The Alexander Technique talks about ‘end gaining’; the mistake we make in focusing on the end result rather than how we get there. Understood correctly this is a huge part of how the Alexander Technique can benefit a piano (or any other) student. I think it can go further than aiding our clarity and technical grasp of the music and take us to a place where we are in the moment and finding peace, whether it is in enjoying the physical nature of playing the piano (which is one of the things I myself love about the piano, whereas I didn’t like the particular physical demands of playing the flute, for instance) or getting absorbed in the moods we can evoke. Sometimes we might enjoy the former but not like the latter we produce but does it matter; if it is ephemeral then is has gone in a whisper but we have lived the moment with peace and pleasure.

If you want a left brain reason to do this then be reassured, letting go of all our preconceptions and ‘goals’ completely can produce much more freedom; from judgement, from tightness of technique, or from musical and physical rigidity, and lead one to being more comfortable at the keyboard from whence ‘traditional’
results and goals are more easily attained.

So along with Andrew’s suggestion to be kinder of and more appreciative of where we end up, I also encourage you to be more mindful of, and kinder to yourself, in the moment. Take away an interest in the results completely, and with it any judgement of how you get there or what you are doing. As I’ve said once before and which reflects Andrew’s own words, once we get out of the way, there is only the music, whether is it ours, or Mozart’s.


Alexandra Westcott, BA, FRISM, is a piano teacher and accompanist based in north London.

Twitter @MissAMWestcott

autonomy: the ability to make your own decisions without being controlled by anyone else – Cambridge Dictionary definition

The best teachers want to be made redundant – that is, their aim is to help their students become confident, independent musicians. In other words, they want to encourage autonomy in their students.

As a teacher, perhaps the simplest way to encourage autonomy in one’s students is to give them a choice in the music they play and learn. As a child in the early 1970s, I had my first piano lessons with an elderly and very traditional teacher who decided which pieces I would play and selected all my grade exam repertoire. I would have to practice pieces until I could play them perfectly and then I would move on to new pieces. I can still recall the excruciating boredom of some of those piano lessons and intervening practicing, when the same piece of music, which I disliked, confronted me on the music stand day after day. Looking back, I’m amazed that I stuck with the piano, but when I reached around Grade 5 standard, I began to realise that I had enough ability to strike out on my own and choose which music I really wanted to play. It was around this time that my mum bought me a score of Schubert’s Impromptus and Moments Musicaux and I sight-read these pieces voraciously. (I loved them, without really understanding much about them at the time, and that affection for these pieces remains with me today.) This was also a great learning tool, although I may not have realised it at the time: finding my own way through the intricacies of Schubert’s writing improved my sight-reading, problem-solving abilities, confidence and musicality. When I took this music to my new piano teacher, she never said “Oh you shouldn’t be playing this, it’s far too advanced for you“, but helped me around some of the trickier corners, and encouraged me to explore more repertoire on my own. This was the start of my personal musical autonomy.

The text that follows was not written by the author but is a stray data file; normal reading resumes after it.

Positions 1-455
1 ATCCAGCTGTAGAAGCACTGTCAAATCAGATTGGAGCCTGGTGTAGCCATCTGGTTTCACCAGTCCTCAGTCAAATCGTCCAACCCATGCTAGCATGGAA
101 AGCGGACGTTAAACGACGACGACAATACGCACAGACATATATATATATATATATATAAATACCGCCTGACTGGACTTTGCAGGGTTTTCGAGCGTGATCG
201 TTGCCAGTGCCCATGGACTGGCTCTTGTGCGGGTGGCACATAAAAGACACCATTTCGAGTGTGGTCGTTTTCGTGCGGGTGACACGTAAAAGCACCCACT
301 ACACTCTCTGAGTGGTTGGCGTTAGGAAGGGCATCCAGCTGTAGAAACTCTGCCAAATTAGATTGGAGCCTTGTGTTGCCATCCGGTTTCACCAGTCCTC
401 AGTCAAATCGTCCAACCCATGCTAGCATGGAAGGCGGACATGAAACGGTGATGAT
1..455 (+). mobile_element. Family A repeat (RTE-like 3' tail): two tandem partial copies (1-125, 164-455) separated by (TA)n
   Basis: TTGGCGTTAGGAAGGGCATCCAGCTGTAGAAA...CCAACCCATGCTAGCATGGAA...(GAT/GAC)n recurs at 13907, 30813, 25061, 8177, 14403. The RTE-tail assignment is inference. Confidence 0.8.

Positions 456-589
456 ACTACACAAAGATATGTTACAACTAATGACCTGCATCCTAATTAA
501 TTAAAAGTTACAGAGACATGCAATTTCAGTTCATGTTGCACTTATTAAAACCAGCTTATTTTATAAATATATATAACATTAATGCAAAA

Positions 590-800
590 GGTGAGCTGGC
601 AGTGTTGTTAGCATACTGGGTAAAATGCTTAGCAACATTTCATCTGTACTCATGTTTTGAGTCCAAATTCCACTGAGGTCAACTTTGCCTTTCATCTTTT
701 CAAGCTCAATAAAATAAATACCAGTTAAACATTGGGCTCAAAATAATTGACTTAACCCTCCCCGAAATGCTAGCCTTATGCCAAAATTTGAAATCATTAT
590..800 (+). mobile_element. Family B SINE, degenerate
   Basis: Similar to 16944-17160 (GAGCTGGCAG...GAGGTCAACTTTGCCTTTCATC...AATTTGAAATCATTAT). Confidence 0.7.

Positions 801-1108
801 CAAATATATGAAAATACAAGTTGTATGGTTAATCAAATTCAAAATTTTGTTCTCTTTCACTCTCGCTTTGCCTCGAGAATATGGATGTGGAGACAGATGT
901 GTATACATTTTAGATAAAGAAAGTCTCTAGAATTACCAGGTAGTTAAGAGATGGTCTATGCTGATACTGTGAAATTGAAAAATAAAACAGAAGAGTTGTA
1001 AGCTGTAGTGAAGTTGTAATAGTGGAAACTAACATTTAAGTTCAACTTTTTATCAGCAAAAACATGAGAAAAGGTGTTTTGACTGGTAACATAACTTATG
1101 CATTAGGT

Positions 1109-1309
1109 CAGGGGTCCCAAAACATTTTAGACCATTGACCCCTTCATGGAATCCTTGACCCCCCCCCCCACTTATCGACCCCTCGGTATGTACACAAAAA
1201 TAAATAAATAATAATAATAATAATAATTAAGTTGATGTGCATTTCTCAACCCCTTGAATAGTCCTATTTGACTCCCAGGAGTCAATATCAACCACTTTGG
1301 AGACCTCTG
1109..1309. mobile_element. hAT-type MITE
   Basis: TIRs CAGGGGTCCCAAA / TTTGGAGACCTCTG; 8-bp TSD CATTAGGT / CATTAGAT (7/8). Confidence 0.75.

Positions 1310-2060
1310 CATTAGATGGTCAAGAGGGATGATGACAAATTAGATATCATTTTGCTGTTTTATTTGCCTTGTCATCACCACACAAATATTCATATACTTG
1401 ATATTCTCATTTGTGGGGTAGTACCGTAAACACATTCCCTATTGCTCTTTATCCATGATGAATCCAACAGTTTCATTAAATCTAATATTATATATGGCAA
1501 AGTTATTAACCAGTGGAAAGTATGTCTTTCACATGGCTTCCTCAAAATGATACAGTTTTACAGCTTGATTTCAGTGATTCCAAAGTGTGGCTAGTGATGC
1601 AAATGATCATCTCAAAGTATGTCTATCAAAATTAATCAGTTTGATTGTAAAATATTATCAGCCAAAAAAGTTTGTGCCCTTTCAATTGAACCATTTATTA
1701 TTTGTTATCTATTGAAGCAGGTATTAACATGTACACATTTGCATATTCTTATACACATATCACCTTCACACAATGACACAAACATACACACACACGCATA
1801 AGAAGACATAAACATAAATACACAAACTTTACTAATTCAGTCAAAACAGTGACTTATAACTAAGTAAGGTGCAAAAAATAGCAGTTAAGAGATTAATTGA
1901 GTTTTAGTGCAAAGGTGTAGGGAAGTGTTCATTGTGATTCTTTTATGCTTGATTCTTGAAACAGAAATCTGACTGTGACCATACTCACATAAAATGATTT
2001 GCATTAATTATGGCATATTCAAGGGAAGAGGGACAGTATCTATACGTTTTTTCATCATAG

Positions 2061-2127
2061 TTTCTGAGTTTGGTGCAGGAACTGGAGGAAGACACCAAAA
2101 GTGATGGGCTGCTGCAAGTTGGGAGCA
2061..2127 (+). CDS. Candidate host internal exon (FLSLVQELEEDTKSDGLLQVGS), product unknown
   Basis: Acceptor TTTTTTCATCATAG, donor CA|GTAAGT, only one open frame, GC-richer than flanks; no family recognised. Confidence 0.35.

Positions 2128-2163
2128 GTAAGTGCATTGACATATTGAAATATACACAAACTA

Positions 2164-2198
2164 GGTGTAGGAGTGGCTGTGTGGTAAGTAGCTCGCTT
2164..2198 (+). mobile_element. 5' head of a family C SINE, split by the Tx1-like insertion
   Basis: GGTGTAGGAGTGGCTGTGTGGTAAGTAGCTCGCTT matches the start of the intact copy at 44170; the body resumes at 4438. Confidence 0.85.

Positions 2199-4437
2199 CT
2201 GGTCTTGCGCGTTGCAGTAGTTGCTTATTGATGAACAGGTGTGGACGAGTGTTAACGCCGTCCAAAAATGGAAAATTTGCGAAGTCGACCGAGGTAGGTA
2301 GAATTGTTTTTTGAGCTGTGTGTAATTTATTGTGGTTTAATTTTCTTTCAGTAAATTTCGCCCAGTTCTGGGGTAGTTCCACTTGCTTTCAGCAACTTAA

It seems obvious to say, but most students will be more motivated and progress better if they actually enjoy the music they are learning and playing. So don’t impose repertoire on them, in the mistaken notion that it will be “good for them”, but involve them in the selection of the repertoire by playing pieces to them. Even very young or beginner students will know what kind of music appeals to them – it may be something as simple as an attractive melody or rhythm. And if a student comes to a lesson with a piece they have selected and worked on without teacherly input, celebrate this as an important stage in their growing independence and musical autonomy.